What Is the Difference Between the Reformicon Tax Credit and the Child Allowance?

As coverage of the Child Allowance idea picks up (I, II), I am finding commentators here and there who do not appear to appreciate the fact that, in most meaningful respects, the Child Allowance is identical to the Reformicon tax credit. So I want to take a moment to very clearly specify the difference between the two policies, and what those difference mean for policy debates going forward.

Here are the two plans:

Reformicon Plan: When a family adds a child, the Child Tax Credits will increase their disposable income by $3500 annually, unless the family's market income is too low, in which case they will receive less than that, with the poorest receiving none at all. Families will receive their disposable income boost in an annual lump sum.

Child Allowance Plan: When a family adds a child, the Child Tax Credits Child Allowance will increase their disposable income by $3500 $3600 annually, unless the family's market income is too low, in which case they will receive less than that, with the poorest receiving none at all. Families will receive their disposable income boost in an annual a monthly lump sum.

Or to clean it up:

Child Allowance Plan: When a family adds a child, the Child Allowance will increase their disposable income by $3600 annually. Families will receive their disposable income boost in a monthly lump sum.

Or to put it in comparative terms, the Child Allowance is the same thing as the Reformicon plan, except:

  1. It does not exclude families because of their low market incomes.
  2. It pays out monthly instead of annually.

Or to put it into the language of transformation, the Child Allowance is what you get when you take the Reformicon Child Tax Credits, make them fully refundable credits, and pay them out monthly.

These are tiny conceptual changes, but they generate massively different outcomes. In particular, the Child Allowance cuts child poverty by half and overall poverty by a quarter, while the Reformicon Child Tax Credits (by intentionally excluding poor families) does not.

It is important to keep in mind how slight these differences are when you want to make an argument against the Child Allowance that doesn't also knock out the Child Tax Credits. Because they are otherwise identical policies, any argument you make against the Child Allowance will also hit the Child Tax Credits, unless the argument is specifically targeted at the two differences mentioned above.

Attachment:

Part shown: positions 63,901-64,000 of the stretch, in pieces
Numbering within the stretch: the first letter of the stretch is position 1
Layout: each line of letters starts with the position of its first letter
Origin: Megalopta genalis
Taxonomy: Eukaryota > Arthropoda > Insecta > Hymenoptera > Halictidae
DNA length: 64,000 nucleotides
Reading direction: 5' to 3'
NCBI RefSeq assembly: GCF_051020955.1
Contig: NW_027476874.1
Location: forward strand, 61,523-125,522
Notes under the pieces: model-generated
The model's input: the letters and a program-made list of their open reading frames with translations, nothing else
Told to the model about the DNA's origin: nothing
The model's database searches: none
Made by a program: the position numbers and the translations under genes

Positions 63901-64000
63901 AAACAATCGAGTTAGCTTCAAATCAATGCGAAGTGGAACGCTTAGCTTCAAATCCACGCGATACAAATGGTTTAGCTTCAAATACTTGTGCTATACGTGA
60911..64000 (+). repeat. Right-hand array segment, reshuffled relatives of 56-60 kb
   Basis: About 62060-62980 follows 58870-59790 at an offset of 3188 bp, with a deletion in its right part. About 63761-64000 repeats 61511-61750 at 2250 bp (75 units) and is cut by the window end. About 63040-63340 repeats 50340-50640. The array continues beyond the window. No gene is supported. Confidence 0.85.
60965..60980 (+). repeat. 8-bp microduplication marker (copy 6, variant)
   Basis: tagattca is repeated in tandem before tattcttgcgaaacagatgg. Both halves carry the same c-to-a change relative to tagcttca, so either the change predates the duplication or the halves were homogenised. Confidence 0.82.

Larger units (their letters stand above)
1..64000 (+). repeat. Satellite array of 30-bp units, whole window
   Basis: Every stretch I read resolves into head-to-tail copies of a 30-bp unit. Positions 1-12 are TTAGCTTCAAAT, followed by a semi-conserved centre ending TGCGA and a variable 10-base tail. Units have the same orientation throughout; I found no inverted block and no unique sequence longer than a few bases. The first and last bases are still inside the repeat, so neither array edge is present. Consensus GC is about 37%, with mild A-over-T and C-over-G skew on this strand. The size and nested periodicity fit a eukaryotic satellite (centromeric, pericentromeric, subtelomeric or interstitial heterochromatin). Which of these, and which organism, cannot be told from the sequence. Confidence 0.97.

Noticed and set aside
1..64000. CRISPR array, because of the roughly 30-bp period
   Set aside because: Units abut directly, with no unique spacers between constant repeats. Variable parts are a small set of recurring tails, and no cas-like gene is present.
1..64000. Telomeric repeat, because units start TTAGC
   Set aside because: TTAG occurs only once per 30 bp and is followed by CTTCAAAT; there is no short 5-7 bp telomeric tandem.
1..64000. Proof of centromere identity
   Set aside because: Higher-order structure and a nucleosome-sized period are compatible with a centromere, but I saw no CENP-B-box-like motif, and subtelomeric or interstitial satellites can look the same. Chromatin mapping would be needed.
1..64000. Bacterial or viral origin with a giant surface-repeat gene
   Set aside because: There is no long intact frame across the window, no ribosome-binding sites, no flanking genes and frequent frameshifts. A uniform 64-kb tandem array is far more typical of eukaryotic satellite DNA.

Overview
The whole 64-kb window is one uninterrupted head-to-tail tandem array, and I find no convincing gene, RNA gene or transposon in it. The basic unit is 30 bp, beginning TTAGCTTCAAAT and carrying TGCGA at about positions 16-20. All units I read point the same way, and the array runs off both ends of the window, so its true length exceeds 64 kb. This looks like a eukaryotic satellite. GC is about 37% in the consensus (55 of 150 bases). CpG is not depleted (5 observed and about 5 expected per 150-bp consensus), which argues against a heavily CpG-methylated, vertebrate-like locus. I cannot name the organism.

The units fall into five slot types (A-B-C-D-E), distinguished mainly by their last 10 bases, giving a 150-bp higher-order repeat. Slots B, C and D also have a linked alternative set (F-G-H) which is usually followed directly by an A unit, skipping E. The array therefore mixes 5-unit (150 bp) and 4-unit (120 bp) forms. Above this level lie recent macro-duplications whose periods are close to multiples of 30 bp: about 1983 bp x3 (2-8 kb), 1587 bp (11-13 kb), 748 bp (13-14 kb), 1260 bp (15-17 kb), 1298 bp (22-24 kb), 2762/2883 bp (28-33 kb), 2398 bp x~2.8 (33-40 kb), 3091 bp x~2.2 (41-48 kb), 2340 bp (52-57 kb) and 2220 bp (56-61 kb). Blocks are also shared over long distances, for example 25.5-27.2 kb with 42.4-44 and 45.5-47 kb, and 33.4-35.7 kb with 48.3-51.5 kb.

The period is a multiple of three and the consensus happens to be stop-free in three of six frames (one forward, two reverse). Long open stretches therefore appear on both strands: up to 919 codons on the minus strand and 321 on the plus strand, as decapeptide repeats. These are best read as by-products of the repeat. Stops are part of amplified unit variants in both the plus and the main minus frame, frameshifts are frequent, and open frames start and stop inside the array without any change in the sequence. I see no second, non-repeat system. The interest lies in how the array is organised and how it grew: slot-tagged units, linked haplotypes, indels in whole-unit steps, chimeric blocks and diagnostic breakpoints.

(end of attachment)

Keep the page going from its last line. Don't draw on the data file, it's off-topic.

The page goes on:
When it comes to monthly versus annual lump sums, no one could possibly maintain that the latter is preferable. With monthly payments, you have a predictable income stream that can be reliably incorporated into a stable monthly household budget. With annual payments, you do not. Even the Reformicons, I imagine, would prefer to deliver their child benefits in monthly amounts instead of annual amounts if they could pull that off. But they can't pull off monthly payments because the only practical way to sufficiently exclude low-income families from the benefits is to wait until the end of the year, at which point you can identify them and deprive them accordingly. To sum: all else equal, monthly lump sums are superior to annual lump sums.

Since the monthly/annual difference is an obvious point in the favor of the Child Allowance, there is only one argument that you can use against the Child Allowance that doesn't also strike a blow against the Child Tax Credit idea. What is that one argument? It is this: the Child Allowance is bad because it doesn't exclude low-income families from child benefits. That's it. Outside of the monthly/annual payment difference, this is the only difference between the two plans. If your argument is not centered on why it is awesome to exclude low-income families from child benefits, then your argument also applies to the Child Tax Credit as well.

So if you want to have a debate between the CTCs and the CA, the only question is whether it is better to exclude families with low incomes from the disposable income boost or not. I say no. Reformicons say yes. I am right. They are wrong.

Comments